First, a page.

SUMMARY The Cats didn't finish the home and away season second on the ladder for no reason. They were very good at denying their opposition entries into attack, and they also generated a stack of inside 50s for themselves. They used an interesting strategy at clearances, often conceding the first possession to their opposition, then quickly winning the ball back by forcing that possession to miss its target. It was that strategy which enabled Chris Scott's team to concede the fewest scores from an opposition clearance in the competition. – Adam McNicol

Gold Coast

 
Key stat
 
League rank
 
Clearance winning %
 
42.9%
 
Equal 1st
 
Opposition goal per inside 50 25.1%
 
4th
 
Clearance leading to score %
 
27.7%
 
5th
 

SUMMARY It's a mark of the Suns' brand and character they are ranked equal first in clearance win percentage for such a young list. Aside from sublime skipper Gary Ablett, they also have Dion Prestia and Jaeger O'Meara ranked inside the competition's top-40 in clearances by sheer volume. Throw in combative David Swallow and experienced bodies like Danny Stanley and Michael Rischitelli and you have a core of terrific ball hunters. It is little surprise then that they also rank fifth for turning clearances into scores. It should also be noted that while Zac Smith, Tom Nicholls or Charlie Dixon remain in the ruck, there's a fair chance Gold Coast will at least get an even-money crack at using the ball first. You can expect this to continue in 2014 with the likely additions of Jack Martin and Jesse Lonergan into the midfield rotation. – Michael Whiting

Greater Western Sydney

 
Key stat
 
League rank
 
Set shot accuracy
 
66.5%
 
3rd
 
Uncontested possession %
 
62.1%
 
5th
 
Tackles in defensive half per game
 
35.2
 
4th
 

SUMMARY The set shot statistic is encouraging for the Giants, led by young superstar Jeremy Cameron's stunning return of 62.27 in 2013. While their chances are often fleeting, it is a good sign they can show composure and capitalise on their opportunities. The fledgling side is also learning how to use space around the ground and enjoy uncontested possessions, a critical element for a team with so many young, undersized players. They do focus on contested possessions and punch above their weight, with the likes of Callan Ward, Tom Scully and Dylan Shiel happy to operate on the inside, but it's still no surprise they have a high uncontested possession rate at this stage of their development. So far the Giants have also spent much of their time at the defensive end, leading to a high number of tackles in their back half. But again, hardness and tackling are important features for the side and are helping to lay a platform for a talented team that should soon blossom into a competitive unit. – James Dampney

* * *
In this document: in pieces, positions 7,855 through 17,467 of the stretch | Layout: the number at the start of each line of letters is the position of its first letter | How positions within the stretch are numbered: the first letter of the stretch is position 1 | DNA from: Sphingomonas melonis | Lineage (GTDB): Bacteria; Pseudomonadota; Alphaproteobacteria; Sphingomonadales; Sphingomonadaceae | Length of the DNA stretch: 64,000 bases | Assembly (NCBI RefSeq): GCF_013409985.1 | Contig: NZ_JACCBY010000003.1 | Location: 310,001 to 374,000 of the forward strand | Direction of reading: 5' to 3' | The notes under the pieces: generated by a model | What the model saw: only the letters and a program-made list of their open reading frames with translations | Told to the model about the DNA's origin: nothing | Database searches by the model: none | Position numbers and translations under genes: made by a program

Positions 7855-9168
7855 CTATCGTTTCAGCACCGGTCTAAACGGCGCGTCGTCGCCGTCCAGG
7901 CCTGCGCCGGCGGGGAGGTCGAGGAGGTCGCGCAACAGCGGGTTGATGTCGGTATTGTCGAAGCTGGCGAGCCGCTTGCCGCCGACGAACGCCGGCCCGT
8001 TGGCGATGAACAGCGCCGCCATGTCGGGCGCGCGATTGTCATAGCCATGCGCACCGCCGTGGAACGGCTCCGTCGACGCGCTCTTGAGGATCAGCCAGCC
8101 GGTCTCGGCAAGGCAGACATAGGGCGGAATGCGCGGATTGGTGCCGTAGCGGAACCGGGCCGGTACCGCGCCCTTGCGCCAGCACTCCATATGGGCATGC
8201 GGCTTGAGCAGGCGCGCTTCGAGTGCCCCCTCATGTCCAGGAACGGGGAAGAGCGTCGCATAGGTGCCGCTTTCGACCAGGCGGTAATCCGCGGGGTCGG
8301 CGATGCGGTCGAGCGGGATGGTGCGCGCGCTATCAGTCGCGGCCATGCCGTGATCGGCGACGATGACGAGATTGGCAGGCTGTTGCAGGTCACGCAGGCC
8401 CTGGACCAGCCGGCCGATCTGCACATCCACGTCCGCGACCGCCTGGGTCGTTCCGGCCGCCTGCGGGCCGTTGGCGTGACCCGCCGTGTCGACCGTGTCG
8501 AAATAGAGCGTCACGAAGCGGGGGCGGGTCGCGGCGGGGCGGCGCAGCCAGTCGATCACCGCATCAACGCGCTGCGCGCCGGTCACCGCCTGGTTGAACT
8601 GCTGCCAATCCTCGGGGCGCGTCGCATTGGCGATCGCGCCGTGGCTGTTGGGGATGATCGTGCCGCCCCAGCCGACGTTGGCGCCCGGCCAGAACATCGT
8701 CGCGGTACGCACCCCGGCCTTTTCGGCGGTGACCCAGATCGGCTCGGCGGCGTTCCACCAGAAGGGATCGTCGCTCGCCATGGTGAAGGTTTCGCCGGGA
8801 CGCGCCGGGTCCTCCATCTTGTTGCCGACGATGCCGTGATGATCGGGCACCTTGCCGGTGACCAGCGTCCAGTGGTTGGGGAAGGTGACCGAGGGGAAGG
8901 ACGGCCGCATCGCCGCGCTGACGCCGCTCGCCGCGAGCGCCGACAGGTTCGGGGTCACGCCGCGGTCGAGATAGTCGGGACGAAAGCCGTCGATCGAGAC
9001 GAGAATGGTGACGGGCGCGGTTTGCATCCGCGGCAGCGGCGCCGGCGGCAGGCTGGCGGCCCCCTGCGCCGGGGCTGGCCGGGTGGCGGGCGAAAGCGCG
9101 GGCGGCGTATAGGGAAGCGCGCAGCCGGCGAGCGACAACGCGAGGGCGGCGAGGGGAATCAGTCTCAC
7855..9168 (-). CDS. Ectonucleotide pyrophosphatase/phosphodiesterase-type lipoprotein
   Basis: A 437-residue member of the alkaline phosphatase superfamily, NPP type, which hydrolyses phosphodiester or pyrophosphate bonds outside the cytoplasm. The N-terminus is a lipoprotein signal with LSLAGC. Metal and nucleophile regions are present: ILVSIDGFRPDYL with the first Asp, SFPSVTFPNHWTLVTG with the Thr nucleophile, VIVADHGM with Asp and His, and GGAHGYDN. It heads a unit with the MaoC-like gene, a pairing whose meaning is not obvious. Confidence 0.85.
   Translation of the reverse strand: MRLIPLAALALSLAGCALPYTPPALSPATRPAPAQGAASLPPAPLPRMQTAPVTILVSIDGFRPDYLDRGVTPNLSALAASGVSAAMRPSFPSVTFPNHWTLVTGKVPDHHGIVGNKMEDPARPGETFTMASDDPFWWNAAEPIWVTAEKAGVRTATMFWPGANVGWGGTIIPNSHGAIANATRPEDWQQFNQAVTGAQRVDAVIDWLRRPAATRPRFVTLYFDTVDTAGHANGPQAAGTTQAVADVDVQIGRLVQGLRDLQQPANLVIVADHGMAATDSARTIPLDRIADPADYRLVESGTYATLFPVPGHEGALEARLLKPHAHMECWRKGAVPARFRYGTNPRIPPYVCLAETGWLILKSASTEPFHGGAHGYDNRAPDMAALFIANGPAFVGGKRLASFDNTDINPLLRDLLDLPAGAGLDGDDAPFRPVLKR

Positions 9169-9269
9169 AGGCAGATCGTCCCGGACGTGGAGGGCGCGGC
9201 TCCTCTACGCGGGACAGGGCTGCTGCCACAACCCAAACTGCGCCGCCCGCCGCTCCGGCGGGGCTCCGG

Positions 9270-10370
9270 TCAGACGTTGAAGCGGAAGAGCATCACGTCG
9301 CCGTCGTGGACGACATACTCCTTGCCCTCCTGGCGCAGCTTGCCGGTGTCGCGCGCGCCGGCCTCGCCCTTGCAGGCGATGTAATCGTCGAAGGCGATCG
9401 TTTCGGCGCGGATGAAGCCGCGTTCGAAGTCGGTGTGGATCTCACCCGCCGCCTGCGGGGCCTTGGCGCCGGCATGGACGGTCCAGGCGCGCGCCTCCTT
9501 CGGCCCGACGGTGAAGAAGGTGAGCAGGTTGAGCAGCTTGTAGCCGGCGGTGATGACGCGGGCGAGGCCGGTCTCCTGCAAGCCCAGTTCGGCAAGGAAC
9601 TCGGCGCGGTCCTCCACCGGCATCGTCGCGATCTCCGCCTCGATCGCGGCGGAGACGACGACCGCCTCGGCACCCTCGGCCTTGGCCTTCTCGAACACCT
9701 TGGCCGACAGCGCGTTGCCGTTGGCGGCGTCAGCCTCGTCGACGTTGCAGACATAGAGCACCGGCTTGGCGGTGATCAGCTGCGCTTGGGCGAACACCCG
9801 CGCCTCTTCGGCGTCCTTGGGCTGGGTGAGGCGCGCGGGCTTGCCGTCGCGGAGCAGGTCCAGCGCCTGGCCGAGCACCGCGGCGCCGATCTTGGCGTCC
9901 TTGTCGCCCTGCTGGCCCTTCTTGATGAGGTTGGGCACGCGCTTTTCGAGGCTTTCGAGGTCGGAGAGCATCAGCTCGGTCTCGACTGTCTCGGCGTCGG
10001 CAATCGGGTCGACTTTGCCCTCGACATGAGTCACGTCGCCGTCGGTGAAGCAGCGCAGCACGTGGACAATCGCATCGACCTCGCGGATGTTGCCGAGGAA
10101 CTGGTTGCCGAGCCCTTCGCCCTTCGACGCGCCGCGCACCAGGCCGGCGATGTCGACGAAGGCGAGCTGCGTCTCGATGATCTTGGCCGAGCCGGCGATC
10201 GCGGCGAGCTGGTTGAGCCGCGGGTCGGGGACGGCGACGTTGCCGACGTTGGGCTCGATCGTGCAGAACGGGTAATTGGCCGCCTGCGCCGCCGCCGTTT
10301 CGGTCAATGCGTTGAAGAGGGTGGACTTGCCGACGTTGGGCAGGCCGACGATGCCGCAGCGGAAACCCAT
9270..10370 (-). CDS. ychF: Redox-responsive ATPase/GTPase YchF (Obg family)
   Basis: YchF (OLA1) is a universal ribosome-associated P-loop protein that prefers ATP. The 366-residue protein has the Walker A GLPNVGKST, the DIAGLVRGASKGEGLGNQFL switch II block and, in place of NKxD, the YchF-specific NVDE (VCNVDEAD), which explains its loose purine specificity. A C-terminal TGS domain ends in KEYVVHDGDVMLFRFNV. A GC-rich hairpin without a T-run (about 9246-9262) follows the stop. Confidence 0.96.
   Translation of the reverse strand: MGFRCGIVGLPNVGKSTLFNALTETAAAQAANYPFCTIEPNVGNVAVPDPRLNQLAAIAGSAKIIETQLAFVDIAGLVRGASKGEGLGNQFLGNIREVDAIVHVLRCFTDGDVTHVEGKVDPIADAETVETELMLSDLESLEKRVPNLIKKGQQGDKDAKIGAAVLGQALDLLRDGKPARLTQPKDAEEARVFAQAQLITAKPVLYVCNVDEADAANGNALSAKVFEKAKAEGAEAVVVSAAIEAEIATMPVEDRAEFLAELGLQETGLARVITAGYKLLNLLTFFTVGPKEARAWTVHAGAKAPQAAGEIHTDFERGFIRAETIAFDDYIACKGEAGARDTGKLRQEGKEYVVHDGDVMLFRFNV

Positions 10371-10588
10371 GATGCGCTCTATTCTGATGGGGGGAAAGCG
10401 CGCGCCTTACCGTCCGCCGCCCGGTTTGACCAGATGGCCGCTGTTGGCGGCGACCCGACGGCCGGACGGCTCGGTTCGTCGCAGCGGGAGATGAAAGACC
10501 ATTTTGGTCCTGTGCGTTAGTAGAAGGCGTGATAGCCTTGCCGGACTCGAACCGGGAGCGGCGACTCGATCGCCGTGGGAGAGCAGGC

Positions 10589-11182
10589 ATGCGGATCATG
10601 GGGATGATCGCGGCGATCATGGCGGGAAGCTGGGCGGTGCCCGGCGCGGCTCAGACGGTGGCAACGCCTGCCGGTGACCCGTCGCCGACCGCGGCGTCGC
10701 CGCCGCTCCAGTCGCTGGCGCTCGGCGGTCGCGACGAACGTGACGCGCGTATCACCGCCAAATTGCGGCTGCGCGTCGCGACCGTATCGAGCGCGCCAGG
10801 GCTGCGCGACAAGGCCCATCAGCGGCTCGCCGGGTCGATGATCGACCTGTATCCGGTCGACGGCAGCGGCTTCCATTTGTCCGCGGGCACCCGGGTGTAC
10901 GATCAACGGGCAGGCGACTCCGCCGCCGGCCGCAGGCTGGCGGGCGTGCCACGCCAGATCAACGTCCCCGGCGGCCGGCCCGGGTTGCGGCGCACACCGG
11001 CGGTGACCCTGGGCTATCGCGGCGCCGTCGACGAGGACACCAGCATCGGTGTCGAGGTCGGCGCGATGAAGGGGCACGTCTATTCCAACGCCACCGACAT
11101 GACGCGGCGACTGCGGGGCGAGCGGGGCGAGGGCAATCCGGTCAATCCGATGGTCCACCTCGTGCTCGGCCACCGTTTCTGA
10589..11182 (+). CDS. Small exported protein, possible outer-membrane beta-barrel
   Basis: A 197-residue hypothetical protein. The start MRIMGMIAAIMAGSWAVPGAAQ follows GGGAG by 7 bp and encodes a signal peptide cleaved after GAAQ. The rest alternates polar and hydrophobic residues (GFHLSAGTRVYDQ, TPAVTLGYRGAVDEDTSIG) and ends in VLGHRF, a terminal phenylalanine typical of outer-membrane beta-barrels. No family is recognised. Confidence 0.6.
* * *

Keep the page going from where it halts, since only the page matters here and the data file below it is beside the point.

Tom Scully showed his willingness for the contested ball in 2013. Picture: AFL Media


Hawthorn

 
Key stat
 
League rank
 
Goals per inside 50
 
30.4%
 
1st
 
Disposal efficiency
 
73.5%
 
2nd
 
Tackles in defensive half per game
 
35.2
 
4th
 

SUMMARY These statistics paint a succinct summary of the Hawks as a team, and a blueprint for their premiership success: a potent, multi-faceted forward line, pinpoint disposal by hand and foot – particularly from the back half – and ruthless forward pressure led by tackling machines Luke Breust, Cyril Rioli and Paul Puopolo. – Mark Macgugan

Melbourne

 
Key stat
 
League rank
 
Scores from kick-in per game
 
+1.0
 
Equal 5th
 
Set shot accuracy 63.2 %
 
8th
 
Opposition effective long kicks per game
 
54.9
 
6th
 

SUMMARY It's no secret the Demons have the ball entering inside their defensive 50 a lot, so they have had to adapt and turn a negative in to a positive. As such, the Demons have worked out an effective way for transitioning the ball from defence to attack. Melbourne's fast ball movement became a key part of the club's scoring chains, allowing the forwards to take their set shots from reasonable spots. Their competition rank of eighth for set shot accuracy is testament to that. Expect the scores from kick-ins to change marginally next season, as the Demons will find better ways to win the ball out of the middle under Paul Roos. As will the team's capacity to deny the opposition easy passage toward their goals. That will form part of Roos' mantra, as he seeks to improve every aspect of the Demons' side. – Ben Guthrie

North Melbourne

 
Key stat
 
League rank
 
Goals per inside 50
 
30.3%
 
2nd
 
Disposal efficiency 74.3%
 
1st
 
Clearance differential
 
+5.9
 
1st
 

SUMMARY With clearance machines such as Andrew Swallow, Jack Ziebell and Ben Cunnington, it was no surprise North dominated at stoppages in 2013. It might surprise some, however, that the Roos' disposal efficiency was the best in the competition. In recent years, the Roos have widely been seen as a blue-collar team short on polish. But that perception now appears outdated, with star recruit Nick Dal Santo set to add even more class to North's ball use in 2014. The Roos' elite ability to create goals out of inside 50 entries reflects both their good delivery and the potency of an attack headed by Drew Petrie, Lindsay Thomas and the emerging Aaron Black. – Nick Bowen

Port Adelaide

 
Key stat
 
League rank
 
Tackles per game
 
67.1
 
3rd
 
Time in forward half differential
 
+4:49
 
4th
 
Clearance leading to score %
 
29.2%
 
2nd